It’s Time to Fully Reimagine The LA DA’s Office

LOS ANGELES – We congratulate Los Angeles County District Attorney George Gascón for beginning his tenure with sweeping changes that seek to redress harms of law enforcement and incarceration on impacted communities.  JusticeLA will remain vigilant regarding accountability in the implementation of these transformative policies. We must be clear that the newly-instated LA DA Gascón’s first policy platform did not emerge without strategic organizing and continued community pressure.

On his first day, LA District Attorney George Gascón has committed his office to do the following:

  • End the charging of youth as adults
  • End cooperation requirements for survivors
  • Extend Victim (Survivor) Services to families of those killed by law enforcement
  • Review officer-involved use of force and officer-involved shootings and re-open cases dating back to 2012
  • Ended the practice of Deputy District Attorneys requesting cash bail for misdemeanors and non-violent felony offenses by January 1, 2021
  • End the practice of filing gang enhancements, 5 year and 3 year prior enhancements and three strikes enhancements 
  • Re-evaluating and re-sententencing thousands of cases including all those who have served more than 20 years in prison, those with sentence enhancements, those who are at high  risk of COVID-19, and those tried as adults when charged during childhood 
  • End the pursuit of the death penalty 

Justice LA celebrates these necessary steps towards reducing the harms of mass incarceration, police violence and draconian punishments to our communities. While we look forward to seeing the implementation of Gascón’s Day One commitments, we also have additional recommendations for the District Attorney’s office:

Alternatives to Incarceration

Over the last year and a half, the Justice LA Coalition has provided leadership and abolitionist analysis as a part of the Alternatives to Incarceration Workgroup. On March 10th, the County Board of Supervisors made history by moving the Care First, Jails Last Alternatives to Incarceration Workgroup (ATI) Final Report forward, and making the vision of investing in care first a priority in Los Angeles County. In November, 57% of Los Angeles County voters passed Measure J, the Reimagine LA initiative which will invest additional resources into alternatives to incarceration and community-based systems of care while divesting from systems of harm. It is important that the Gascón LA District Attorney’s office acknowledge this recent history and support its implementation by reducing the size and scope of the Los Angeles District Attorney’s office.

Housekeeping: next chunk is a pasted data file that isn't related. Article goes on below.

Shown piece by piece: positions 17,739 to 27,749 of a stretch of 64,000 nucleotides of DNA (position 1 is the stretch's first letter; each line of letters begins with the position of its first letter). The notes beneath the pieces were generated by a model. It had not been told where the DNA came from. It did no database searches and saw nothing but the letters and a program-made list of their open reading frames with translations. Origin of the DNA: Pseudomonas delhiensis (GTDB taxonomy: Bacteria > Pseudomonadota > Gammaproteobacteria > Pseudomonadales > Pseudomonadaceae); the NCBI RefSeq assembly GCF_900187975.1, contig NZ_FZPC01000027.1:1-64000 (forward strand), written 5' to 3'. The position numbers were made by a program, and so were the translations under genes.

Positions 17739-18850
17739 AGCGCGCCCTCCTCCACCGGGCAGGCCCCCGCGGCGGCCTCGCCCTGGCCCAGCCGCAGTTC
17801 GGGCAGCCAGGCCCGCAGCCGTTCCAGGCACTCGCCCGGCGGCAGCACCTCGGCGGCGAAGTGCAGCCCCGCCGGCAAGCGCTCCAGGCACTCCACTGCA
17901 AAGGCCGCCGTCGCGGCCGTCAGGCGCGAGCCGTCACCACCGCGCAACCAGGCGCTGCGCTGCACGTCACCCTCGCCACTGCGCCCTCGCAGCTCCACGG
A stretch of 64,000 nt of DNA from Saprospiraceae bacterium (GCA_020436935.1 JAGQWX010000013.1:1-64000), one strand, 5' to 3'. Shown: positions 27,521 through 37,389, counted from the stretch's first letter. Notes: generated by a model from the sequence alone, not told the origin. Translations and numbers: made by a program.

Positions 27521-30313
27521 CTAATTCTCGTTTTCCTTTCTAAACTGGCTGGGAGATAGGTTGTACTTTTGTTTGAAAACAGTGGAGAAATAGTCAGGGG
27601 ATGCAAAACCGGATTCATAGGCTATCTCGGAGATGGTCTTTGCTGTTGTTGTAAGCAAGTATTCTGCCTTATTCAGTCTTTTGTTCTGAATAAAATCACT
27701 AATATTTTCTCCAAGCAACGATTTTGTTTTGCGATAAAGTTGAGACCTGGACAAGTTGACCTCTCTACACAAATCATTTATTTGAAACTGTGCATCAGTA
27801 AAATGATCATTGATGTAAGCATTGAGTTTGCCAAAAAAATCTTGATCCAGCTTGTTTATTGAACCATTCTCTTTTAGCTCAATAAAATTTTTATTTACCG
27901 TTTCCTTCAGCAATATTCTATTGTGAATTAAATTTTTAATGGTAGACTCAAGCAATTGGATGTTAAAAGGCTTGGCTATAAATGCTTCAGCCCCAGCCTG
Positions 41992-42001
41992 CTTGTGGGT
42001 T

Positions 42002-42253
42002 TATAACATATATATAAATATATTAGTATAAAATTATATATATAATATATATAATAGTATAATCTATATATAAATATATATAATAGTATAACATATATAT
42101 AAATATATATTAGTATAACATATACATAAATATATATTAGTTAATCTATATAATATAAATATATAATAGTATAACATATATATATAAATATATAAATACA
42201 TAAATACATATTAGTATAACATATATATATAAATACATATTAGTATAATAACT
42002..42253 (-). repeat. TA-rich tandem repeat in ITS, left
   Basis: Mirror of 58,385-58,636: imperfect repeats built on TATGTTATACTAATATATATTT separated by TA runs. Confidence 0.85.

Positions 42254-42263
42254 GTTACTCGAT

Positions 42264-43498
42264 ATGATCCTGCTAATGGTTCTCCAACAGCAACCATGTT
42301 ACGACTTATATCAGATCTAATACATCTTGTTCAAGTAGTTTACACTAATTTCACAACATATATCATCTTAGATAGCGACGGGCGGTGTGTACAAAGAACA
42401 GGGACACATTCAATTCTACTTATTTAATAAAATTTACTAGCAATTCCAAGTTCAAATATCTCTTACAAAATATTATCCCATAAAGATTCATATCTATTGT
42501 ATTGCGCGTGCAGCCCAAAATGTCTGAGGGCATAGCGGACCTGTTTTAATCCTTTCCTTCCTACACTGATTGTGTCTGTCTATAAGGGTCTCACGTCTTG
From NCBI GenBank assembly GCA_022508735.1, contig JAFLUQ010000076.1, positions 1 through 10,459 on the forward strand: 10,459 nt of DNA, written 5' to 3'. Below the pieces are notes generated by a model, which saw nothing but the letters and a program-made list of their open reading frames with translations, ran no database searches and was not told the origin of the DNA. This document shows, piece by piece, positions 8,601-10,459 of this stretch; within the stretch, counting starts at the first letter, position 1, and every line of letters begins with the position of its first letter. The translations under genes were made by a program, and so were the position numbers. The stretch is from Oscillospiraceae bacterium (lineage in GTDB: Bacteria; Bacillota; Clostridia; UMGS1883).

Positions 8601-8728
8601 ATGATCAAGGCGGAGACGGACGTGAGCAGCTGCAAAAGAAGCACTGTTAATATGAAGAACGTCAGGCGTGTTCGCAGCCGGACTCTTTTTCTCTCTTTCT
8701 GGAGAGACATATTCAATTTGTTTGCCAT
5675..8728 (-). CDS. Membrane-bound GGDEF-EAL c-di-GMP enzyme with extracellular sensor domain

The DA must work with the community to establish an accountable LA County DA’s Office, and work to shift the culture within the office so that community-focused rehabilitative and restorative outcomes are prioritized over guilty verdicts and carceral sentences.

Ending Cash bail is not simple

While we applaud the policy of substantially limiting requests for imposition of money bail, it is critical that the alternative will not be risk assessment tools and surveillance, and that the office considers the full collateral consequences of a charge in our communities. 

We demand that LA DA Gascón establish a policy and practice that Deputy District Attorneys will not request incarceration for people who violate conditions of pretrial release.

What’s more: LA DA Gascón shared that he will establish a policy and practice that Deputy District Attorneys will consider immigration, housing, employment, health, and other consequences to people accused of crimes when requesting pretrial incarceration. It is vital that this commitment is fully actualized, and that the office will seek to ensure the least restrictive conditions of release instead of relying on pretrial incarceration.

In addition, LA DA Gascón must establish a policy of transparency whereby his office publicly and regularly reports on the DA’s requests for preventive detention and corresponding data so that the public can ensure that preventive detention is not being used in a discriminatory manner to lock more people up.

Finally, the County must establish an independent pretrial services entity, separate from the Probation Department, wherein County residents can access pretrial services with funding reallocated out of law enforcement. LA DA Gascón’s public commitment to preserve the presumption of innocence must include advocating for a reduction in judicial discretion and shifting funding and power out of Probation. 

Prioritizing the Care of Survivors/Victims of Violence 

While we appreciate the commitment to ending cooperation requirements for people the criminal legal system terms victims, who our movements know are survivors, we must prioritize other forms of care as well.